Most courts within the Eighth Circuit have found that emotional distress qualifies as actual damages. See, e.g., Edeh v. Midland Credit Mgmt., Inc., No. 09-1706, 748 F. Supp. 2d 1030, 2010 U.S. Dist. LEXIS 103888, 2010 WL 3893604, at *10 (D. Minn. 2010); McKinley v. CSC Credit Servs., Inc., No. 05-2340, 2007 U.S. Dist. LEXIS 34528, 2007 WL 1412555, at *5 (D. Minn. 2007); Zean v. Unifund CCR Partners, No. 08-1091, 2009 U.S. Dist. LEXIS 69707, 2009 WL 2461723, at *2-3 (D. Minn. Aug. 10, 2009) (“Relief under the FCRA may also include out-of-pocket damages for emotional distress, even when no out-of-pocket damages have been sustained.” (citing Millstone v. O’Hanlon Reports, Inc., 528 F.2d 829, 834 (8th Cir. 1976) (holding that rule providing no recovery for “mere mental pain and anxiety” is inapplicable in FCRA actions) and Bakker v. McKinnon, 152 F.3d 1007, 1013 (8th Cir. 1998) (holding plaintiffs could recover for emotional distress suffered when their credit reports were unlawfully obtained and their privacy violated based upon testimony regarding how they felt as a result of these acts))).

However, courts are divided on whether the testimony of the plaintiff alone suffices at the summary judgment stage. Compare Edeh, 748 F. Supp. 2d 1030, 2010 U.S. Dist. LEXIS 103888, 2010 WL 3893604, at *10 (“Moreover, HN4Go to the description of this Headnote.emotional distress is, by its nature, extremely subjective, and often the only evidence of emotional distress will be the testimony of the distressed person.”) with McKinley, 2007 U.S. Dist. LEXIS 34528, 2007 WL 1412555, at *5 (“[T]he Supreme Court held that an emotional injury constitutes ‘injury’ . . . only if it would be compensable under the terms of the zone of danger test. [T]he zone of danger test limits recovery for emotional injury to those plaintiffs who sustain a physical impact as a result of a defendant’s negligent conduct, or who are placed in immediate risk of physical harm by that [*885] conduct.” (internal citations and quotation marks omitted)). In McKinley, the court found that the testimony of the plaintiff with affidavits from family and friends as to his “anger, frustration, loss of sleep, and distraction allegedly caused by his credit dispute” were insufficient as a matter of law to survive summary judgment on the issue of actual damages. 2007 U.S. Dist. LEXIS 34528, 2007 WL 1412555, at *5.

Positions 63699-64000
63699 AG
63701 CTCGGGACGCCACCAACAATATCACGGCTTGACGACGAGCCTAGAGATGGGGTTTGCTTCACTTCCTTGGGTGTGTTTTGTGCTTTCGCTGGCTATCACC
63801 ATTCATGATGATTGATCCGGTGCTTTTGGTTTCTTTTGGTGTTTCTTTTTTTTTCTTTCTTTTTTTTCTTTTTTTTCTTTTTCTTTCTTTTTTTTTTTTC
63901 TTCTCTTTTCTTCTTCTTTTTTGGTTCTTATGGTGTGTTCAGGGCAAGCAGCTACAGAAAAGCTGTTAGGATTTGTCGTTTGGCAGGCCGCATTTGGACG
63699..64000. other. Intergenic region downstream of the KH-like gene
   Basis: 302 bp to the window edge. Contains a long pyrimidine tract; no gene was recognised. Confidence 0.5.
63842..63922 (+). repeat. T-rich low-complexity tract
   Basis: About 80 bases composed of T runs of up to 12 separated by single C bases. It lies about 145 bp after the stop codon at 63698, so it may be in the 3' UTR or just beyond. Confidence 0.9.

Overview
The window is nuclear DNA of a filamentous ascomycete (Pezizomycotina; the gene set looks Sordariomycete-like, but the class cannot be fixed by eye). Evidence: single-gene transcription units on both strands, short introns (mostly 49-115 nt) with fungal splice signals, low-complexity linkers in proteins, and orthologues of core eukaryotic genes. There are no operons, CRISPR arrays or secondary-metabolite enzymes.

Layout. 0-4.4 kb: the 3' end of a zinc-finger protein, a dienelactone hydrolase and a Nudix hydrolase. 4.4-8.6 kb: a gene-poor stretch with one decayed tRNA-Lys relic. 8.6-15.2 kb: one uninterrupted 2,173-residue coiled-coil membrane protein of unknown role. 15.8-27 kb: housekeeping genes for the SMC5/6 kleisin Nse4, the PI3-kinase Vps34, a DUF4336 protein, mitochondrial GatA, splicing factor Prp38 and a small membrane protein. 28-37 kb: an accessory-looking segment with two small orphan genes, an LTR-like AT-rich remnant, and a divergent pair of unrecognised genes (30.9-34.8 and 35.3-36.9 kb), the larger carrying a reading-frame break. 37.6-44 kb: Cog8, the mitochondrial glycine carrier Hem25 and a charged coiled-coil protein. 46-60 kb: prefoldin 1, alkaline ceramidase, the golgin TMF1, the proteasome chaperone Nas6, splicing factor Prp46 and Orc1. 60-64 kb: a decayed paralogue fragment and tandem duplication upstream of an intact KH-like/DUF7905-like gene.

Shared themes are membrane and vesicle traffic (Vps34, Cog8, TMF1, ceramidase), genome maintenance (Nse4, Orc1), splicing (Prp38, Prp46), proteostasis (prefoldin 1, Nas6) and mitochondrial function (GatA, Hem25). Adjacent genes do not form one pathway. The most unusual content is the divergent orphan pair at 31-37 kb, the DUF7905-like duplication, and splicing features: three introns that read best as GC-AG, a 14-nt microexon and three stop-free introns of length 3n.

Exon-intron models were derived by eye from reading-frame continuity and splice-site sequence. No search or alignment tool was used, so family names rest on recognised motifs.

Some courts have utilized a middle ground at the summary judgment stage, “requiring that, when a plaintiff’s testimony is the only evidence of emotional damages, the plaintiff must sufficiently explain the circumstances surrounding his or her emotional injury and may not rely on conclusory statements.” Zean, 2009 U.S. Dist. LEXIS 69707, 2009 WL 2461723, at *2-3.

Here, Meyer has presented no evidence of physical injury under the “zone of danger test” — even less evidence than the plaintiff in McKinley who had affidavits from friends and family as to his emotional distress. Utilizing the middle ground of Zean, Meyer has pointed out no other evidence of her emotional distress than her “humiliation” over having to repeat her story and not being believed. (Licup Aff., Ex. A at 133:4-6, Docket No. 26.) Under the more lenient standard of Edeh, that characterizes emotional distress as “highly subjective,” Meyer’s evidence would suffice. As a result, while the Court is skeptical about this portion of Meyer’s claim, the Court finds that the emotional distress Meyer has alleged is sufficient to survive summary judgment.

Meyer v. F.I.A. Card Servs., N.A., 780 F. Supp. 2d 879, 884-85 (D. Minn. 2011).